The Gazette from Cedar Rapids, Iowa on November 22, 1970 · 31
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The Gazette from Cedar Rapids, Iowa · 31

Cedar Rapids, Iowa
Issue Date:
Sunday, November 22, 1970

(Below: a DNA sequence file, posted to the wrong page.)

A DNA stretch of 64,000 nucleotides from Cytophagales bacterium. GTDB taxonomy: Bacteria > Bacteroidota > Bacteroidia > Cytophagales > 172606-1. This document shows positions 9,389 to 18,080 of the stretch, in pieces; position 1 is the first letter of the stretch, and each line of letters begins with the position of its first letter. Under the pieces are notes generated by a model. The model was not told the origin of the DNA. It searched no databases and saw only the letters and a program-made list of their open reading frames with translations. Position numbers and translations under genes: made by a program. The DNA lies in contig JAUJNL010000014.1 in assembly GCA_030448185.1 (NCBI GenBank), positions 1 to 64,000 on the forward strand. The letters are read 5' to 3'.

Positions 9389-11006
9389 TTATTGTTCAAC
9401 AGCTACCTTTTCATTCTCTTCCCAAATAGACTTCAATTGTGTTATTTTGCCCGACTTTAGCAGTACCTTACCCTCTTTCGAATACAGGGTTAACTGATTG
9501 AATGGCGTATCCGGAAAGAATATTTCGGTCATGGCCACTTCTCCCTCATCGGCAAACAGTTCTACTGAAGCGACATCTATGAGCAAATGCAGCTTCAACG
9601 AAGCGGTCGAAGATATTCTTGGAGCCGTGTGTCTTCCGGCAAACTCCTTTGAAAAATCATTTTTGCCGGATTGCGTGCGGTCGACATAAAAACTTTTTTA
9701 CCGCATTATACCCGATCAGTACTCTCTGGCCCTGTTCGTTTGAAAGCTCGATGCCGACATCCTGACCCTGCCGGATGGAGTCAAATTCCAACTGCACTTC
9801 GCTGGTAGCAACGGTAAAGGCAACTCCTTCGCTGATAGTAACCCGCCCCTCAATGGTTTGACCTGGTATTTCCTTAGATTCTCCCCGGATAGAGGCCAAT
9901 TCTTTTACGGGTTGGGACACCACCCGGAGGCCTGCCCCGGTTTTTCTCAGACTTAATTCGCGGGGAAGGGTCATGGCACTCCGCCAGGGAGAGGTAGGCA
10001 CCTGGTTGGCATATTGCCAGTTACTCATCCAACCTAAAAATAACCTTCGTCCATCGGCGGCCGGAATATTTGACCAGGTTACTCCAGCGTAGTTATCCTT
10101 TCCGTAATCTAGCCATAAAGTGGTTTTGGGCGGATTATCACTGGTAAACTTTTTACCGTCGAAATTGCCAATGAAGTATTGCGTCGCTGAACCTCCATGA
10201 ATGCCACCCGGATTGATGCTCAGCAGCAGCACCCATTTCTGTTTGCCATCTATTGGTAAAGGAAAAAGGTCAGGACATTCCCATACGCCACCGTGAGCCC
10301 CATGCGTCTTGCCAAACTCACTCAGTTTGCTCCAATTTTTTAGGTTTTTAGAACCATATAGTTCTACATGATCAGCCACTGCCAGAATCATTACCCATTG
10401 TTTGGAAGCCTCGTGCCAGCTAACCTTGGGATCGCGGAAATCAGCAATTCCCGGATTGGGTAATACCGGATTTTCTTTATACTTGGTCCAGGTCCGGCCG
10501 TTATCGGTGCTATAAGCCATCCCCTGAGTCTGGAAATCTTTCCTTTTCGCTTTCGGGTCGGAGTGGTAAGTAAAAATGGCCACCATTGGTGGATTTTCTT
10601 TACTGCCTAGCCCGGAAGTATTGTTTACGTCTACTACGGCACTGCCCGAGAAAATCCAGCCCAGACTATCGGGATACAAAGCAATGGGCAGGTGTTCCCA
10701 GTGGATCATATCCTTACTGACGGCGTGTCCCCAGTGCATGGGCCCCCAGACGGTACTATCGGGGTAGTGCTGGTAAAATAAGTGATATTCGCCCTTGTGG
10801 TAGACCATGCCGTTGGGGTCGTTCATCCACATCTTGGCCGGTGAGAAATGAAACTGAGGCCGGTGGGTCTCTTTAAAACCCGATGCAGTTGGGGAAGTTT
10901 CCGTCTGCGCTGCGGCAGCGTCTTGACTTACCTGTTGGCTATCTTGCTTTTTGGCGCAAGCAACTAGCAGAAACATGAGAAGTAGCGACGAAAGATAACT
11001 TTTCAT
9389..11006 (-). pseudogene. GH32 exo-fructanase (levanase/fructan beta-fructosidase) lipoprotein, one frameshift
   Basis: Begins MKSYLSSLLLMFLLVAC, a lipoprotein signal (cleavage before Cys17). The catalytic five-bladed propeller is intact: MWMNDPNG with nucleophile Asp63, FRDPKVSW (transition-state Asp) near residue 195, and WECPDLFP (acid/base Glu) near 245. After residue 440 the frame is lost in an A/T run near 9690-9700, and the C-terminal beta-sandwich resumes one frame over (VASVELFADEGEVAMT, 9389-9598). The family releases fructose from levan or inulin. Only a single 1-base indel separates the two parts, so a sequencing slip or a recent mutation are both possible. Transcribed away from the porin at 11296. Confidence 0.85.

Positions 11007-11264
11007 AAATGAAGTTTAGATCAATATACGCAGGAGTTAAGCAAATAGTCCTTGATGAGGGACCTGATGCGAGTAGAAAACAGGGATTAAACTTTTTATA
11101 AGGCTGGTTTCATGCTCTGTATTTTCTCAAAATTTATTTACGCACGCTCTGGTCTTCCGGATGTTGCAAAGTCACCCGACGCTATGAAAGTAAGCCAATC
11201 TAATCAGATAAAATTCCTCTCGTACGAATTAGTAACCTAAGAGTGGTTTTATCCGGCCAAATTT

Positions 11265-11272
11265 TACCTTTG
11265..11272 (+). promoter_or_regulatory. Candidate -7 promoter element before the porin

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f I IP I f ""' I E" . I The Cedar Rtpldg Gaette: Sunday. Vov. 22, 1978 3f . ll Once Vital Link, They AH Are Gone Now ELKADER - Little Switzerland, the picturesque northeastern corner of Iowa, was once the center of a now almost forgotten core of a dozen or so covered bridges.;; Hie bridges are all gone now but they had an Integral part In the early development of uoiiopui union in we region. Information on Little Switz- erland's role in Iowa's covered v bridge history was brought to light in the newly-released edition of the book, "Covered Bridges of Illinois, Iowa and Wisconsin", by .Leslie C. Swanson of Moline, a Midwest historian. -According to the book, most northeast were built in Clay-; ton county, which probably had the second most historic snnna in iha ctatA Anltr MorL ison county in south central Iowa, with a count of 16, had , more covered bridges than Clayton. Bridges Still Remembered The covered bridges in this" area are still well remembered by many of the older residents of Strawberry, Point, Elkader, Volga, Elkport and Littleport, who crossed them frequently in yesteryear. . Most of the dozen or. so bridges were still in existence in the "Roaring Twenties" and some were still being used in the 1930s. Disastrous floods in the 1920s and 1930s took out ;; THIS COVERED BRIDGE spanned the Maquoketa ' river southwest of Strawberry Point, many years ago. Work Ethic Way by Automation and Leisure? IOWA CITY - After centuries of faithful service as a brace for western civilization; la tViA llfvr lSHVitst HnSnit 4a Its. IB um UUUk gUUlg W . shoved out of the way by two upstarts, Automation and Leisure? Two University of Iowa professors, anthropologist Nancie Gonzalez and educational philosopher William Duffy, have different responses' to the implications of society's efforts to decide , whether work is a means to an end or an end in itself. '.; , Professor Gonzalez noted that activities directly, connected to survival may take up less time for an American ..biisipess man than for an Australian bushman, but cautions against the quick conclusion that the business man therefore has more time on his hands. The bushman may in fact be able to attain what he considers "the good life," com-pkte with status and prestige, with a smaller expenditure of time than' the business man, she said. While the Australian native can be content to pass much of bis life in sleep and Idleness, the American native is likely to find that the social norm is to "keep busy," if not at his paying job then in maintenance work on his house and yard, in church and neighborhood activities, and In regularly scheduled sports, and games. Professor Duffy thinks - it will soon be in the realm of technological possibility for 10 percent of the American population to do the work required to support themselves and the rest, and that the leisure produced by this technological triumph is going to test Americans' psychological capacity to "kill lime" in huge amounts. Duffy noted that "western civilization had pressing need ( of the Work Ethic in .the past, when it took 90 percentf the people working as hard as several of the spans while others were simply dismantled to make room for more modern concrete and steel structures. The last of them is believed to have disappeared about 1937. v. According to Swanson's book -there were two covered bridge centers in Iowa, One extended across a tier of several coun- ties in the south central part of the state, generally below .Des Moines, while the other centered in Clayton and nearby counties. A Hub' of Activity When Iowa was admitted as a state in 1846 most of the population was concentrated in the eastern one-third. The cov- ered ; bridge builders moved I westward ; as the population spread across southern Iowa and across the Mississippi river from Galena, III., where lead-producing mines had brought in many settlers. Covered bridge building went into high gear in the post-Civil war period and most of the quaint '' structures were built in the period from 1870 to 1890. Most of the Clayton county bridges were concentrated in the vicinity of the Volga and Turkey rivers. , . .. One of the best known spans was the historic Mederville bridge spanning the Volga river beside an old mill in the town of Mederville. Another was the Turkey river covered bridge at the town of Oster- Being Shoved Out of they could to support themselves and the other 10 percent, but conditions have changed. ; ; ; : ; Grasshopper Fable , "When i conditions ' change, you have to change attitudes," Duffy said.' He thinks . this change ideally could most effectively be made when children are between one and five years old and are first starting to hear the fable of the grasshopper (who fooled around all summer and couldn't survive the . winter) and the ants (who worked all summer and didn't feel very charitable toward the long-legged malingerer). Just what the new ethic should be, and for that matter who should teach it, since the current generations of adults were brought up on the Wort-Ethic, are questions whose answers elude Duffy. Professor Gonzales doubts attitudes can be changed consciously, but said the potential for an evolutionary change in socially approved views on work and leisure should be great in a society which per-mits diversity of life-styles by ' hippies and ethnic groups. Such varieties of living give all citizens a chance to choose for themselves, an option which is not available In totalitarian societies bent on raising the gross national product, ' she said. Duffy, a faculty member in the U. of I. college of educa-. tion, .sees a paradoxical dis- 1 like of technology on the part of young people who are rejecting the Work Ethic. They should realize that machines do society's stultifying labor, which in the case of ancient Greece , was performed ' by slaves and in the case of industrial societies has been done by wageeamers, he said. . He endorsed Aristotle's distinction between "work" (which has a rich result and fulfills the worker) and "ly dock, not far from the Mississippi. ,: ! , Across the Mississippi from Clayton county was the broad Wisconsin river valley, which ' was the locale of the majority of the covered bridges in the Badger state. Among the well remembered Clayton bridges was the span ' on highway 13 between Strawberry Point and Elkader. It spanned the Volga just north . of the town of Osborne. Another span in that general area was a eovered bridge over ' Cox creek, a tributary to the ; Volga and northeast .of Osborne. .,-.,) ". , ;:: y , A covered bridge at Volga ; City was the site of one of the most spectacular accidents in the history of those romantic ' structures. On the night of July 21, 1898, two brothers by the name of J Schuchman' were killed when ) a tractor fell through the floor ; of the bridge. It was reported ' that a sudden surge of power caused the bad wheels to tear out several planks, dropping the heavy machine and its riders onto the river bank close to the north abutment. Another brother escaped by leaping to safety. ' Downstream on the Volga were several other bridges. Two were located over a trib- utary creek close to an old mill at the town of Otisville. One was on the road leading south out to Otisville and one on the road leading west. The latter , bridge was re -;. - . r-n , on County comen road, . - v:. r bor" (which is meaningless drudgery for its own sake, as in the story of Sisyphus, who in Greek mythology was condemned to push the same stone up the same hill for eternity, even though it rolled down every time he reached the top). " Productive Years Professor Gonzalez, who Is chairman of the U. of I. department of anthropology, believes the jobs most likely to be automated out of existence are the drudgery-labor ones connected with goods rather than services. Three of the fastest growing . employment fields today are medicine, education and recreation, which 'offer considerable fulfillment, she said, and automation is likely to make only limited dents in them. . , Duffy pointed out that "the productive years" in a worker's life are' becoming increasingly compressed as people extend their educations before joining the work force, and take advantage of earlier retirement to leave it. ' . One problem presented by this trend will be the population in the 25-55 age range, which may accept the Work Ethic as more palatable than constant leisure for themselves, but may at the same time resent being the sole means of support for the whole society, he said. Duffy would like to see society face the leisure issue rationally,' but concedes that the historical trend is for humanity to "muddle through" without a conscious solution. - Professor Gonzalez believes that one change ' in values which probably will , occur concerns the stigma now associated with accepting public welfare money. Lessening this will be crucial not only for the concept of guaranteed incomes, she said, but for the device of paying persons to stay out of a shrinking job market. moved in 1905 .-and re-assembled about three miles farther south over the same stream. It was damaged in the flood of 1925 and it may have been the last covered bridge in the county when it was dismantled in 1937. The other bridge was alsd wrecked in the disastrous 1925 flood. Railroad Bridges Other .bridges along the Volga included a wagon bridge on the road between Elkport and Littleport and a -Milwaukee railroad . bridge midway between the two towns. The Milwaukee line followed a tortuous course along the twisting Volga river on its route from Turkey River Junction to the town of West Union in Fayette county, 40 miles to "the northwest. It ; crossed, and re-crossed the Volga at several points and it is believed that there , were other covered railroad bridges on the stream. The Milwaukee bridge was damaged in one of the floods which swept through the valley and it was eventually replaced by an open structure, , which was used until the line was abandoned some years ago. Two other bridges . In northeast Iowa spanned the North Fork of the Maqooketa river in Delaware county and the Maqnoketa river proper in Buchanan county. The North Fork bridge was another Milwaukee railroad span on a small spur line near the town of Worthington. It was wiped out in the flood of 1925 and replaced by an open span still in use. The Buchanan county bridge was located on the Maquoketa river south-"West of. Strawberry Point. The flood in 1920 wrecked that structure and part of the remaining material was hauled to Strawberry Point where it was used in the construction of a storage shed for building equipment. Nothing but a few abut--ments remain of the various bridges now. The best preserved abutment is that of the Mederville bridge where the " south walls of the structure still stand in trim alignment. , Part of the' walls of a six-story mill, which stood beside the bridge, are still intact ' Longest, Highest The Mederville bridge was the longest and highest single span bridge in Iowa history. Swanson said the Mederville span may have been the longest such span without center pier support in the entire midwest.,.,.... , ' .,..;.;.,..,: "The Mederville bridge was a spectacular sight, measuring 255 feet across and perched 75 to 80 feet above the. water-line. Adding to the beauty of the scene was a lofty mill, a beautiful waterfall and a boulder strewn canyon. It was built about 1860 and was dismantled in 1918 when a new bridge was erected." The mill at the same spot was reported to have burned ' in 1913. Mederville was a booming little Clayton county town at one time but only a few houses remain there now. The Mederville bridge was a favorite playground for boys of the town in the good old days. Some of them remember how they used to fly across the floor ef the bridge on their sleds. In the wintertime it was necessary to j QUAUTrSOUND xr rr S only sound that wayi j 0 SEEHEAR THIS SYSTEM i C AT WOODBURN'S TODAY 1 KENWOOD KA-2500 ( I I I 1 70WIHF AMPLIFIER I I -sss;J- KLH 1 7 Speakers i 6 BSR7McDonalcl310 X y Record Changer X . , turn aw-Hir Q 4 r 1 THE SPECTACULAR about I860 and dismantled HI, Wry , mm TWO BROTHERS were bridge July 21, 1898. 1 r 7 l r r. YEARS AGO, this covered bridge spanned the Volga spread a thin coating of snow over the flooring so, the sleighs could cross. The boys also had their favorite swimming hole under the bridge. Some of the more daring ones would cross the bridge by going hand over hand on long horizontal support rods which ran the length of the span beneath the flooring. Historians are continuing research into the old, almost forgotten bridges which existed in Little Switzerland or 255 - foot covered bridge at Mederville, over the Volga river in in 1918. At left is the six-story Mederville mill which burned in .. 'L p ixymUmMWT iiv'itP killed when the tractor on which they were riding fell through the Volga City covered other areas. Anyone having information regarding other bridges not mentioned above, particularly railroad covered bridges, : may communicate with Mr. Swanson at P. O. Box 334, Moline, 111. Swanson has made several trips into the area interviewing1 old-timers and he has carried on correspondence with some former residents as far away as Georgia and Montana. Lost items are found fast when you,, use. a "lost and found" want ad. Dial 369-1234. Lrt river, about 7 miles north of Strawberry Point, in Clayton county, IT PAYS TO ADVERTISE - .r..r.. J ." . " Any three Touch-Tone home phones for only 4.75 a month. Pick any three of the five new Touch-Tone phones in the picture. A wall phone. Desk set. Trimline wall or desk model. Or a pretty Princess phone. Pick any color you want Long cords, h? you like. Plus an additional phone book listing for any one person in your family. All of this at one low "package price." Just $4.75 a month. Plus your basic phone service charge. You save money. So call our business offica now. Or ask any telephone man. " IMorthwestern Bell rss y , Clayton county, was erected 1913. in.iinie I